Cincinnati native Jed Portman, formerly of Garden & Gun magazine, returned to the Queen City last year and launched Midwesterner, a subscription digital newsletter on the increasingly popular Substack platform. The newsletter features contributor-written food and food-adjacent stories about Middle America, what Portman calls “ground-level stories from flyover country.” For $5 a month or $30 a year, subscribers delve into topics ranging from pawpaws to immigrant farmers in the Twin Cities.
Why did you launch Midwesterner?
It started as a small-scale stimulus project. We can’t replace a writer’s lost wages or lost business, but maybe we can pay an electric bill or a water bill in exchange for a story that might take someone 30 minutes or an hour to write. It’s sort of an extension, in some ways, of my experience coming back to and rediscovering the Midwest. I recognize the Midwest is incredibly diverse—you go from Appalachian Ohio to the Western Dakotas. From the very beginning, it was about providing a platform for other people to tell these stories.
Why focus on the Midwest?
When you talk to others about the Midwest region, it’s this blank slate in the middle of the country. It’s ranch dressing and cornfields that’s sort of defined by its lack of identity, culture, and history. That’s not what I’d experienced growing up in the Midwest. This is an incredibly diverse region, and I think so often people label the Midwest as America’s white bread region, a bland, white heartland. That’s just not accurate at all. The Midwest doesn’t just include but is defined by Black and Native American and Hispanic communities, as well as immigrant communities, including the Hmong in Minneapolis and Somalians throughout the upper Midwest. We wouldn’t be doing this project right if we weren’t representing all those voices.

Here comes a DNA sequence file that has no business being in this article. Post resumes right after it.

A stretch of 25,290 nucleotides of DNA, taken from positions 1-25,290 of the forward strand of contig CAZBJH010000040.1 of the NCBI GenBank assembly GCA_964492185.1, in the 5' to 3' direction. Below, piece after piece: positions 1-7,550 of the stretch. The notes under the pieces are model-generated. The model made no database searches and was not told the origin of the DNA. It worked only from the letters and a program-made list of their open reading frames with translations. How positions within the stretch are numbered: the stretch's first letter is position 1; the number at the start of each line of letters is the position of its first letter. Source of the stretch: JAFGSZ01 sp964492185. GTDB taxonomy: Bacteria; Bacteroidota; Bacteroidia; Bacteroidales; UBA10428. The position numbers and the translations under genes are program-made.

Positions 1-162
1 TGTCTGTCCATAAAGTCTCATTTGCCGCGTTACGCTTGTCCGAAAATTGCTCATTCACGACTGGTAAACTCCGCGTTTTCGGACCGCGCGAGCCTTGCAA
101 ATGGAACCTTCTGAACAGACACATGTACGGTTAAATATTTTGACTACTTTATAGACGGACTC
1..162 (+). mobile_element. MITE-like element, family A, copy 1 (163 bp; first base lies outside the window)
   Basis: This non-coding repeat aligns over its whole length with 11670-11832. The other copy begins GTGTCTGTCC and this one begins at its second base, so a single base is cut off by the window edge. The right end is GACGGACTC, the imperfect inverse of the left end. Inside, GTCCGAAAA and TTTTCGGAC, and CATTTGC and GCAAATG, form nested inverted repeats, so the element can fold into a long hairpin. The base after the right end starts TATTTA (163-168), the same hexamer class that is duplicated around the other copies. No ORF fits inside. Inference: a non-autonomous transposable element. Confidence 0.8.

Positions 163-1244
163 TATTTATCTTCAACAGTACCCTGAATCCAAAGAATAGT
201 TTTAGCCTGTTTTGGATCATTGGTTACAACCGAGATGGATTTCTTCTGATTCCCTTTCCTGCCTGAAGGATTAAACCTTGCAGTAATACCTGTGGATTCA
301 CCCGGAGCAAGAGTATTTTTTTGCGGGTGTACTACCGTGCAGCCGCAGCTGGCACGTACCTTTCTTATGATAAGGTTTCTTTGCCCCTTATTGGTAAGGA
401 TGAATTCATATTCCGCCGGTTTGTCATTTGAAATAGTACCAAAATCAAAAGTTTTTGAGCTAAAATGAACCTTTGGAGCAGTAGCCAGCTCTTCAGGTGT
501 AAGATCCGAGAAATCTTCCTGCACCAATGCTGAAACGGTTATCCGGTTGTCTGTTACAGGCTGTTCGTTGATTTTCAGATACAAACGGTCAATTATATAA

How does the newsletter work?
We have about 1,200 subscribers right now, which is great, and that number continues to go up. I wanted Midwesterner to be a fundamentally democratic project; Substack is a democratic platform. Media is expensive and hard to break into, and I had looked at other ways of doing Midwesterner. I came across Substack, which was a no-cost way to get started. They take a percentage of revenue, and it allowed me to get this set up in a day or two.
What’s your favorite story you’ve run thus far?
You’re going to think I’m just pandering to the hometown here, but I love the piece Keith Pandolfi wrote for us early on about Cincinnati brats and metts. It’s one of the longer pieces we’ve run and one of the more writerly, but I’m showing my Cincinnati bias here—I had the same experience with brats and metts growing up. There was so much here in Cincinnati I didn’t realize was distinctive until I came back.
What’s up next for Midwesterner?
We’re moving to a new Midwesterner.org site, with hope for a better 2021. We’ll be selling some merchandise and working on our first print guide. It’s by Marika Josephson, one of the founders of Scratch Brewing in Illinois. She wrote it, she illustrated it, and she’s hand-printing it, and we’ll sell it on the website.